Stress has clear links to insomnia, and poor sleep habits have been associated with higher stress levels. Poor sleep and stress feed into each other, so if you address your sleep habits, then your stress levels will go down. Make sure you try and get at least eight hours of sleep a night and work on creating a schedule that you can stick to. Doctors also recommend that you turn off screens within an hour before going to bed so your brain can disengage.
Eating your feelings is a bad idea, hands down. Comfort food may be useful while you're stressing, but your body won't be happy with you later. When we're stressed, our brains release cortisol, which makes us crave anything salty, sweet, and fatty for the temporary happiness they bring. So what do you do? Focus on eating healthy foods that fuel our bodies and support your brain. Instead of candy or potato chips, eat fruit or complex carbs like pasta or wheat bread.
Drink Some Tea
Studies have shown that drinking decaffeinated green tea leads to lower stress levels and greater feelings of relaxation after consumption. It can also help you fall asleep. Green tea isn't your only option either, peppermint, chamomile, and black tea are all known for their stress-relieving properties.
Talk With Friends
When we're stressed, it's fairly common not to want to see or deal with anyone. Instead, we just want to be left alone. It's been shown that spending time with someone you care about can actually decrease your stress for a simple reason: we smile more when we're with people we like. Smiling and laughing release endorphins that directly combat cortisol and the stress it causes. If you need to have a more serious conversation about your anxiety, talking it out with a trusted friend can help you get that weight off your shoulders.
Watch a Movie
Watching a funny or cute movie to get you laughing or smiling aka get those good-feeling endorphins pumping through your system. Similar to reading a book, movies allow you to escape into another reality for a little while by continually engaging you and distracting you from your stressors. Comedies will give you that extra laugh boost that helps your body combat stress.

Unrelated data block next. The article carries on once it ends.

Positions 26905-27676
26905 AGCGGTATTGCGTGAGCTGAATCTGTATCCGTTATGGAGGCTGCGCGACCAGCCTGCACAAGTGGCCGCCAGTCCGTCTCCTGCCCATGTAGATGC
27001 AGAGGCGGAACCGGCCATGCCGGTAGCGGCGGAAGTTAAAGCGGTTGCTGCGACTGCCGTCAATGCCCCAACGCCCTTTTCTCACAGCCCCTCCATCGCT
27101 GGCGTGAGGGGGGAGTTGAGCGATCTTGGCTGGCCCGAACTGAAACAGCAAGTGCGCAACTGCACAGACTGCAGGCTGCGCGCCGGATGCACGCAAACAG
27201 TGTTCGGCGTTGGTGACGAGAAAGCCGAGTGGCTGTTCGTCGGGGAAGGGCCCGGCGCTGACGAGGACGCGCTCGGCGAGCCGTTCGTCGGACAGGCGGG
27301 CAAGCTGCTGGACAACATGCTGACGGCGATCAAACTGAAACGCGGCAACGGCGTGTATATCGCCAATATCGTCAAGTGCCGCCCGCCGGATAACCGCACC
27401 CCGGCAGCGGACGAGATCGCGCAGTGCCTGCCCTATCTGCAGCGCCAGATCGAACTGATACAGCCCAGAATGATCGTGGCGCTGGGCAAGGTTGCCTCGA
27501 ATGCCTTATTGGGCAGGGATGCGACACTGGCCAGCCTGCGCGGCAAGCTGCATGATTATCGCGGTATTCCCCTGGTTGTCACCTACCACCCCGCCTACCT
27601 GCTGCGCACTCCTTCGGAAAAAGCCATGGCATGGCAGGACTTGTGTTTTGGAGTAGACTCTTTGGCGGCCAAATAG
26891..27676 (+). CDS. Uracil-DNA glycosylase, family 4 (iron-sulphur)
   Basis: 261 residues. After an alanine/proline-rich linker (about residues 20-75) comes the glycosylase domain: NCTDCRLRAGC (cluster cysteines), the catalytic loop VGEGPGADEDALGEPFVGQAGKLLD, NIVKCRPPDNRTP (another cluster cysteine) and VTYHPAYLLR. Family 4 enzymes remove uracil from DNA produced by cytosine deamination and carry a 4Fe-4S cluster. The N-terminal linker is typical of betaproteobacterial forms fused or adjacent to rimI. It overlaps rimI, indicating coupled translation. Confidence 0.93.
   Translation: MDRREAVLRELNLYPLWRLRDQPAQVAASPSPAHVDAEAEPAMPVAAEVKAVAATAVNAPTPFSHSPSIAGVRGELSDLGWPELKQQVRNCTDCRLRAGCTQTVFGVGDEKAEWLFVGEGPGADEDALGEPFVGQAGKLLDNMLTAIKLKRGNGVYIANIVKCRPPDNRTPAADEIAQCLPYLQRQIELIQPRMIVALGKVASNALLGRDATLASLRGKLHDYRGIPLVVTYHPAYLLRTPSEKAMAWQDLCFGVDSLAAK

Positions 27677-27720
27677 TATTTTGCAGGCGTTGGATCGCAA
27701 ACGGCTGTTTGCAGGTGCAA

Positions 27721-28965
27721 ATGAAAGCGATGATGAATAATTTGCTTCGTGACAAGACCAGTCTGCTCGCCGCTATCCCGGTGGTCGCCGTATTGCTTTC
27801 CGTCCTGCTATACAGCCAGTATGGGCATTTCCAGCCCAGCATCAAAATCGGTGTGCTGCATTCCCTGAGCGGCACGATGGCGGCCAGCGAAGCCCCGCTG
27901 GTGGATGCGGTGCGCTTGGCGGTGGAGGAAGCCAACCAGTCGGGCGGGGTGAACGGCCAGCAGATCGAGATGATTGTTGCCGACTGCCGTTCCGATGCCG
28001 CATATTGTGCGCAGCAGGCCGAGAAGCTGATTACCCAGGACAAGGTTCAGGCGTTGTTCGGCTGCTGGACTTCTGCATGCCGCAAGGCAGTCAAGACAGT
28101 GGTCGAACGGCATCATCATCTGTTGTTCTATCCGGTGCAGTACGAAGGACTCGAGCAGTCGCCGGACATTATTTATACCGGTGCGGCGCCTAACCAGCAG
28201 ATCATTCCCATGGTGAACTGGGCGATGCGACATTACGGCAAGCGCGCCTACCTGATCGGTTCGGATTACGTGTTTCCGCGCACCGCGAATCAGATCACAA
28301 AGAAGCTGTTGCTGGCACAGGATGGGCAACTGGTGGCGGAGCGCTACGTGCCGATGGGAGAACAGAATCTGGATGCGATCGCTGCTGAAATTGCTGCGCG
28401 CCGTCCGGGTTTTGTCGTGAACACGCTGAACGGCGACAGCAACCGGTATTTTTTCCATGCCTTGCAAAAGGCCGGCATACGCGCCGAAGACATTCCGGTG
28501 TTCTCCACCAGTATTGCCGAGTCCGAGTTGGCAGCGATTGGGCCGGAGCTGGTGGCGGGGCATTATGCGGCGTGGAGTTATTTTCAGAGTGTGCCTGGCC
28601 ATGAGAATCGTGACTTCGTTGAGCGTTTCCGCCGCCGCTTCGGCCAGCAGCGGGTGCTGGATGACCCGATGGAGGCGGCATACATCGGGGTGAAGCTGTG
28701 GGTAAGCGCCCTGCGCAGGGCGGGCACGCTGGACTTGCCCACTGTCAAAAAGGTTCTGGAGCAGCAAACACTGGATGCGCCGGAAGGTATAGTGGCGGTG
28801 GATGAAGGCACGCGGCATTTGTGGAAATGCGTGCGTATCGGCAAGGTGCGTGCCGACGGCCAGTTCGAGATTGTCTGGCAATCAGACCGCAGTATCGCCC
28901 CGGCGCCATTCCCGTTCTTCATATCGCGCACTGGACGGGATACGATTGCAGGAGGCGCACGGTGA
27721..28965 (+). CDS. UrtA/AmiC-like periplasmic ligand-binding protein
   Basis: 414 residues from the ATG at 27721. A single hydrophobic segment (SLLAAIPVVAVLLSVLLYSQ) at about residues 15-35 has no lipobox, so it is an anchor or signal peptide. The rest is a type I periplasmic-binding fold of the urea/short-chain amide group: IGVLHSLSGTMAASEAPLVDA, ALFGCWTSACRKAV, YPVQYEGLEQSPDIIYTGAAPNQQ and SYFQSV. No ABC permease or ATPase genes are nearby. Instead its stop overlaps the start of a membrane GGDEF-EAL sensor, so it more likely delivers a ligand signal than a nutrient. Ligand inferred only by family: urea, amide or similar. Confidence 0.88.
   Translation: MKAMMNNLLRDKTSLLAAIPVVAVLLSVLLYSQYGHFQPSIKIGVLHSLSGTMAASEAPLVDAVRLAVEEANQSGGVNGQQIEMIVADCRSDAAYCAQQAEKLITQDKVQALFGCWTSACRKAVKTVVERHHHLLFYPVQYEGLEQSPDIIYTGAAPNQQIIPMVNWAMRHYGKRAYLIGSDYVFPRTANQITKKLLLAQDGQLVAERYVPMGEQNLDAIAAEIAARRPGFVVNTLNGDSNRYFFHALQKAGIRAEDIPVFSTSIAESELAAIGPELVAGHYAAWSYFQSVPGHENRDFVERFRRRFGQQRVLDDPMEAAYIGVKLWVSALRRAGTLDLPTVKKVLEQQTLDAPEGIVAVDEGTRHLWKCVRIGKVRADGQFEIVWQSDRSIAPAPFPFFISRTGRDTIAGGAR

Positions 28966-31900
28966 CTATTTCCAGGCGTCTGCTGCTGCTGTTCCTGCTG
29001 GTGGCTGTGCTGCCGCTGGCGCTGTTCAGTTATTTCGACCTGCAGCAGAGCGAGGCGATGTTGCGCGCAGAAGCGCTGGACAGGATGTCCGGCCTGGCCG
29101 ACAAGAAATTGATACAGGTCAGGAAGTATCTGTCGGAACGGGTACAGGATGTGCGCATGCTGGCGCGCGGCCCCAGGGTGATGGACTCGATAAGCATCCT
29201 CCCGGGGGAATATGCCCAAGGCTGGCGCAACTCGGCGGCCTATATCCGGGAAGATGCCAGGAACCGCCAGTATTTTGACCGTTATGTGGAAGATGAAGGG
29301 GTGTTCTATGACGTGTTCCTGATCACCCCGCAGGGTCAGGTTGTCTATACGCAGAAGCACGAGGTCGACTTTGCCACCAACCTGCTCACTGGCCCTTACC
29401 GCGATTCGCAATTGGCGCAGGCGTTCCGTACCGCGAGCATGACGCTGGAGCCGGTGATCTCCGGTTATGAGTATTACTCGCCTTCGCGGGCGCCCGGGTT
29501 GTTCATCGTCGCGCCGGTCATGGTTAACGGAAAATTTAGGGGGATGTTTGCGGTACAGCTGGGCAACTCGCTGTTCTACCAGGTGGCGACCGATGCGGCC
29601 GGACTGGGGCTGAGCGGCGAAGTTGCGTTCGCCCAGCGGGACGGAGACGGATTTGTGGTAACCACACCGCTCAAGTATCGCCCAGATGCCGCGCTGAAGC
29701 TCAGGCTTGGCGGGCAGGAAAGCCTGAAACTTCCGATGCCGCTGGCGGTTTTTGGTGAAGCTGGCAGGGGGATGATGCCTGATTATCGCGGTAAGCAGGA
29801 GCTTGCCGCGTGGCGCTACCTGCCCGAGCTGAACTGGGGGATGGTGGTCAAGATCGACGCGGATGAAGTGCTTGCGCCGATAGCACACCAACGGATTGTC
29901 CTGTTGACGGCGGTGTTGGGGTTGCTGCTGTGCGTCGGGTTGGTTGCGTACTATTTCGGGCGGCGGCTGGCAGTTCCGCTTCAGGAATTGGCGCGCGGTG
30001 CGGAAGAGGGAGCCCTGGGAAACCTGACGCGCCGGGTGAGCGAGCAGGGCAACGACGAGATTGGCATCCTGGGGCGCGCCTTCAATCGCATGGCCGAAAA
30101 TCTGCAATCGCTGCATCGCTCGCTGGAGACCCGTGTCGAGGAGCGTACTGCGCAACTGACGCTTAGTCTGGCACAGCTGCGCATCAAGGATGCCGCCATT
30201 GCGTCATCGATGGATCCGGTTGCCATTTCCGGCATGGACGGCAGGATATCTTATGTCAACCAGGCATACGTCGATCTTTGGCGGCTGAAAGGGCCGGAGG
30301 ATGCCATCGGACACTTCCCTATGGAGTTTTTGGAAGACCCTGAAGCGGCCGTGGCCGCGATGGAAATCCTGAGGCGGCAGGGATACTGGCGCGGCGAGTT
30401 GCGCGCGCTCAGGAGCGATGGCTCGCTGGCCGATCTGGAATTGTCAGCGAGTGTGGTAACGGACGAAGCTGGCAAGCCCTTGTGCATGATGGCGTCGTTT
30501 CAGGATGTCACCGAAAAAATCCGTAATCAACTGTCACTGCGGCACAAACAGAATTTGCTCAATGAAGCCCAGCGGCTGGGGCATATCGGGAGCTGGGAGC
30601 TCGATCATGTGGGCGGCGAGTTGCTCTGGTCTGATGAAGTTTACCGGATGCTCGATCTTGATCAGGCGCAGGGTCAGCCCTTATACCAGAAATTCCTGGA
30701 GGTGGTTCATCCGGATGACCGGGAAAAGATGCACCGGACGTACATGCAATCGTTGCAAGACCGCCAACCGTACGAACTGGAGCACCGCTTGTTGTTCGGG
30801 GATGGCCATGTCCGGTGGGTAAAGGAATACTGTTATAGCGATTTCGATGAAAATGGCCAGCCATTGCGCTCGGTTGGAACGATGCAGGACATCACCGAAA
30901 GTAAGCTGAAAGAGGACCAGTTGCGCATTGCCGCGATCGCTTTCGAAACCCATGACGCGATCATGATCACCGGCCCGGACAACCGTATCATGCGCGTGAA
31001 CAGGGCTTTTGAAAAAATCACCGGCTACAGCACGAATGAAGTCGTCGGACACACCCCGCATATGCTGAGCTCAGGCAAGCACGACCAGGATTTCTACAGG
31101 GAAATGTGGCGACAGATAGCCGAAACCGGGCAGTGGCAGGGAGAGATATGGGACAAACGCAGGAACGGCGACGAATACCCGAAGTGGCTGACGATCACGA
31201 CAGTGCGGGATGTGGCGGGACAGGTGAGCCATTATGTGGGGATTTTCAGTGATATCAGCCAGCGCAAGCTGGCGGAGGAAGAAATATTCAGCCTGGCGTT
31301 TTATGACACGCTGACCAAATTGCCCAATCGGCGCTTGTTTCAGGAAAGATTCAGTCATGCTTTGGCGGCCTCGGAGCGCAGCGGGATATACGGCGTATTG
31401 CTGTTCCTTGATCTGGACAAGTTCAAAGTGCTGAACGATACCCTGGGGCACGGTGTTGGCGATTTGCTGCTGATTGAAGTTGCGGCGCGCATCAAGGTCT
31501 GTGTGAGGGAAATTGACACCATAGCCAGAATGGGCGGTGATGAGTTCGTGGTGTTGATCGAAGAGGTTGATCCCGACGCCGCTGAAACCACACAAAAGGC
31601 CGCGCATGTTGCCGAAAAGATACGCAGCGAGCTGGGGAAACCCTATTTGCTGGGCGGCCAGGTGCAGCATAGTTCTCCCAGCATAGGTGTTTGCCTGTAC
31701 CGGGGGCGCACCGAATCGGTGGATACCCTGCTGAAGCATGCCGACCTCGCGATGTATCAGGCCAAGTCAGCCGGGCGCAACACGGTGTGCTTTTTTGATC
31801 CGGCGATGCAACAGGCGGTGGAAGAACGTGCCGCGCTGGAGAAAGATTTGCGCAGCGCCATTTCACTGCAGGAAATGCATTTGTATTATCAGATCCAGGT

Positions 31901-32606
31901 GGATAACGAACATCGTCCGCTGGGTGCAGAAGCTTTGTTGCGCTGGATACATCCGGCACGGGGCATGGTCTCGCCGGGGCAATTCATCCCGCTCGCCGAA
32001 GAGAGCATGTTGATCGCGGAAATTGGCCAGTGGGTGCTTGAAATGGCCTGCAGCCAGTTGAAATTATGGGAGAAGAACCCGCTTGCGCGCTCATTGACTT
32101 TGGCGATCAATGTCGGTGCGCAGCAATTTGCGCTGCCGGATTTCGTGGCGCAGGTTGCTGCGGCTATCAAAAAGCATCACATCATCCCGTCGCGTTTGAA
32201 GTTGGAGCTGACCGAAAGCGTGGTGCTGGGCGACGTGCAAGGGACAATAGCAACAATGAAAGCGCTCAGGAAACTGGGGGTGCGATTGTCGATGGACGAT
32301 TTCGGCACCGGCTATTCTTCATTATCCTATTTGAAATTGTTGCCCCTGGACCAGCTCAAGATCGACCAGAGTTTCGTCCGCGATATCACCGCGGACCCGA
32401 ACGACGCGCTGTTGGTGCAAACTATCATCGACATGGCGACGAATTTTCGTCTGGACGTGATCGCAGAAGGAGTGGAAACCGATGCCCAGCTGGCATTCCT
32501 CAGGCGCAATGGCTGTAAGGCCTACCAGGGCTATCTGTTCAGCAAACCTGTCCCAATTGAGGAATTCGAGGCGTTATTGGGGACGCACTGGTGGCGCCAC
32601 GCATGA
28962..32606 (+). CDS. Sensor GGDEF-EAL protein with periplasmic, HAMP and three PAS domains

Pet an Animal
Pet owners have been found to have less stress than non-pet owners time and time again. There's just something about those sweet fuzzy faces that releases oxytocin (another chemical promoting happiness). Pets also bring purpose into your life by keeping you active and providing constant companionship. Both qualities help reduce stress and anxiety. And if you can't have a pet? Volunteer at a shelter or find a friend with a furry critter that you can interact with.
Buy a Plant
The color green has long been found to promote feelings of calm, probably stemming from the natural settings it's typically associated with. So, having a little green plant or two can help reinforce that feeling of calm and relaxation. Plants can also act almost as stand-in pets. They provide us a purpose, a small little plant that relies on us to take care of it can motivate you.
Just like yoga and exercise, dancing releases endorphins and flush the body of toxins. Like yoga and meditation, it focuses a lot on strengthening the mind-body connection that helps you reach that peaceful state.
Do Some Journaling
Negative thoughts can be toxic and are easy to dwell upon, which can only ever up your stress and negativity. A simple way to get those thoughts out of your system is to write it down, and journaling is the perfect outlet to do that. Journals allow you to write out all of your thoughts from the good to the bad to the mundane, and they promote a sense of self-reflection and personal growth. Years in the future, you may look back on journals you've written, see the negativity you dealt with, and then see how far you've come.
The body responds to pictures and imagery almost the exact same way as it does to actual, real experiences. Why do you think videos of the ocean, lakes, and libraries are so popular? Positive, relaxing pictures and videos can be an effective tool for relieving stress and reducing blood pressure.
Cleaning up your room or workspace is a surefire way to relieve your stress productively. A messy room or workspace can easily stress someone out or make current stress even worse. Taking time out of your day to get rid of unnecessary clutter can help calm your mind. Even if you don't deep clean whatever room you're in, picking up little bits of clutter can make a huge difference.